Robertson, pictured suffering a brief bout of sanity
-Headline of the day-
“Robertson: God Will Destroy America For Marriage Equality.”
Now that the Empire State has fallen to the Homosexual Menace, professional lunatic Pat Robertson says America is doomed. Doomed!
“I think we need to remember the term sodomy came from a town known as Sodom and Sodom was destroyed by God Almighty and the thing that they practiced was homosexual activity and even they tried to rape angels who came down there, so that’s the kind of people they were,” he said — so you New Yorkers should probably lay off all that angel rape for a little bit.
“There isn’t one single civilization that has survived that openly embraced homosexuality,” he went on to say. “So you say, ‘what’s going to happen to America?’ Well if history is any guide, the same thing’s going to happen to us.” Seems like the Romans had a good thousand year run there and then they went all Christian and — poof! — they were gone.
But what do I know? I’m not a history expert like Pat. (Right Wing Watch, with video)
-Cartoon time with Mark Fiore-
Hey kids, it’s President Obama and he’s here to explain how a war can be something that’s not a war… Or how a something that is not a war but looks like one can be not a war… Or something. Anyway, here he is. Yay!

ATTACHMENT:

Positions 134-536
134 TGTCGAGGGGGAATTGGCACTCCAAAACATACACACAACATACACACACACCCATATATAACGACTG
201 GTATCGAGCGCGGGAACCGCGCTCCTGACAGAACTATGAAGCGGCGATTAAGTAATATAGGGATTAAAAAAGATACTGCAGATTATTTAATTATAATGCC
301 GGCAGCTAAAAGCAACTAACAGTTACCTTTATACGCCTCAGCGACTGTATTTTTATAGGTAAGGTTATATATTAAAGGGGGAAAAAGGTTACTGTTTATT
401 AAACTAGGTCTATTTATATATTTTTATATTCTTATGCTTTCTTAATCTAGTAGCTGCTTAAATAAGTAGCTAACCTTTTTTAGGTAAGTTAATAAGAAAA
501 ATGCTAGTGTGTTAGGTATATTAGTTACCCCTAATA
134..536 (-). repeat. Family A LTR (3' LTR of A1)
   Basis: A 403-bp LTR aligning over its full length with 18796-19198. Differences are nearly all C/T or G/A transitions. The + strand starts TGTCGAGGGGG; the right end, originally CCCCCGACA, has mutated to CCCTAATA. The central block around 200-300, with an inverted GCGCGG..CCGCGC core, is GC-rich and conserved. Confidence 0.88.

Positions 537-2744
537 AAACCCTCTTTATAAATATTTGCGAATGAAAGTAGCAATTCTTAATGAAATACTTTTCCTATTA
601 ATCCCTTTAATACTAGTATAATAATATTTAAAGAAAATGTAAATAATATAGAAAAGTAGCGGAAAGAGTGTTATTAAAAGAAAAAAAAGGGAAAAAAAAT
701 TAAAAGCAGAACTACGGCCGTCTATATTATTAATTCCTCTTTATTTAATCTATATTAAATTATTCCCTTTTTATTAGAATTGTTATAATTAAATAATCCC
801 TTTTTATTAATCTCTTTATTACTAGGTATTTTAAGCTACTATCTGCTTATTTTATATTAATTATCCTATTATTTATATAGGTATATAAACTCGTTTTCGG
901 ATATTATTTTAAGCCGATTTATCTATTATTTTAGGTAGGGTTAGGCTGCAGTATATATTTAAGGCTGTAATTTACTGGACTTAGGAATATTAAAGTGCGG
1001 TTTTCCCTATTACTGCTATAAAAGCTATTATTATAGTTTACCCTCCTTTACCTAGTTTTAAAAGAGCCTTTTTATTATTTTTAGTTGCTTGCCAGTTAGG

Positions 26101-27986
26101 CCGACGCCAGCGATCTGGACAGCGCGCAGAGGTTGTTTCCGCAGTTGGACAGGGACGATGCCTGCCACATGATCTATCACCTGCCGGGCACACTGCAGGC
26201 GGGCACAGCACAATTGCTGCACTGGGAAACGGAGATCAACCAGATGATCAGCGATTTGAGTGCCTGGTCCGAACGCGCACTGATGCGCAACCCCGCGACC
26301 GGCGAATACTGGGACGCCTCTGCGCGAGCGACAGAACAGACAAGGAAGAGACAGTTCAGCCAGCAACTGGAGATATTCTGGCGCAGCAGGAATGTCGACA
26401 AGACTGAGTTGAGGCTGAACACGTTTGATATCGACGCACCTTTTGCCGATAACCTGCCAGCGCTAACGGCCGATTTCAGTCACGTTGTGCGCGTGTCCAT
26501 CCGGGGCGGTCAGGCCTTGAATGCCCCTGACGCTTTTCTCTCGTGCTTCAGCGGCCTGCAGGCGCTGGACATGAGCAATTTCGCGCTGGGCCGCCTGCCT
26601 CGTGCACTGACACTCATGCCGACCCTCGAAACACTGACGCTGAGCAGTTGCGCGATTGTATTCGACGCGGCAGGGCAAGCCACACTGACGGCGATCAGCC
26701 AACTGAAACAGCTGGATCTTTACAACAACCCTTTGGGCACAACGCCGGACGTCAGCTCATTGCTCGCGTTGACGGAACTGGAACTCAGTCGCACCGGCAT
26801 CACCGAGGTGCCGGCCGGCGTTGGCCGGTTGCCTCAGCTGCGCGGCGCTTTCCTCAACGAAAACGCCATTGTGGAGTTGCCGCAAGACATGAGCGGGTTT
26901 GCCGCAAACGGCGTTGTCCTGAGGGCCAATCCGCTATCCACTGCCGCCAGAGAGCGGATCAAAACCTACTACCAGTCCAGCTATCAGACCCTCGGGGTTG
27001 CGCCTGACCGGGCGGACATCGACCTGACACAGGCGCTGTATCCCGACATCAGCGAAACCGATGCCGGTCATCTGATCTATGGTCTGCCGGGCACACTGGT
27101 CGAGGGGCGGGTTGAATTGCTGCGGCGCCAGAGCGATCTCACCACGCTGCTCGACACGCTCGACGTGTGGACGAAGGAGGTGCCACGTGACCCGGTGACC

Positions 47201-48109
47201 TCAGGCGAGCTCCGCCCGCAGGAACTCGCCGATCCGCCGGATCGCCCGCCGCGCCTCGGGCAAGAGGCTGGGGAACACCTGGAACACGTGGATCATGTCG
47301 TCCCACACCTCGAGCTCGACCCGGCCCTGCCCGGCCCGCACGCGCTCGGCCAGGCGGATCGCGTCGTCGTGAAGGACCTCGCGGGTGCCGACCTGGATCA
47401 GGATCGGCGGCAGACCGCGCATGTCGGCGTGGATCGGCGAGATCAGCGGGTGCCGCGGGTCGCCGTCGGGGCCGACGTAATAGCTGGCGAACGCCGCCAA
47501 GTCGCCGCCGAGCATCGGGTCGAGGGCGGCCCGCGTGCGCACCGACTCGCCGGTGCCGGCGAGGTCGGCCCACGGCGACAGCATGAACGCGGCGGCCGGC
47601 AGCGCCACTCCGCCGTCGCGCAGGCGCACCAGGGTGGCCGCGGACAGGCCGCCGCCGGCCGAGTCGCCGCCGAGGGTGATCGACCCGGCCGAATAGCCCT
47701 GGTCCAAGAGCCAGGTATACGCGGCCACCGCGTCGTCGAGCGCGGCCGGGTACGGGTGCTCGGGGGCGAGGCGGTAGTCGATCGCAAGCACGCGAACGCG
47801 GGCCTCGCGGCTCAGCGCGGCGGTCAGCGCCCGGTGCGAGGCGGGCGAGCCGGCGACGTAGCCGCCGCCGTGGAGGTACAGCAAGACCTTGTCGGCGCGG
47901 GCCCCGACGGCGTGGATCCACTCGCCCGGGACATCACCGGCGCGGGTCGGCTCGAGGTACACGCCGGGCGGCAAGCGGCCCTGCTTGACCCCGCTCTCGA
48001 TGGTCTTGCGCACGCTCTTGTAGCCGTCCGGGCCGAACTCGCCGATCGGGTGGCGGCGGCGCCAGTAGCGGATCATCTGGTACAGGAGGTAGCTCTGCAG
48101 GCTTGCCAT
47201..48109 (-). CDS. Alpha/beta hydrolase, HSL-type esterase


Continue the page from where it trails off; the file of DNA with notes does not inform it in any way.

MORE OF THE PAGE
Click to read full post
Hope that clears everything up! (MarkFiore.com)
“Two Wisconsin Agencies Now Investigating Alleged Judge-on-Judge Assault.”
Wisconsin Supreme Court Justice David Prosser is in hot water for allegedly trying to strangle another judge — which is pretty bad. Now the Dane County Sheriff and the state’s Judicial Commission are looking into the incident.
CNN however, is not. (ThinkProgress)
Wisconsin Ruling Has a Partisan — And Possibly Corrupt — Odor
Something is not right here. Yesterday, the Supreme Court of the State of Wisconsin threw out a lower court’s ruling that, in passing Gov. Walker’s union-buster, legislative Republicans had violated the state’s open meetings law. In doing so, the court cleared the way for the law to take effect — mere hours away from Republican’s arbitrary and self-imposed deadline for passing it themselves.
The problem for Republicans: they didn’t have the votes to pass the thing and everyone knew it. In other words, the conservative majority on the court swept in and saved the bill from dying. Something is not right here.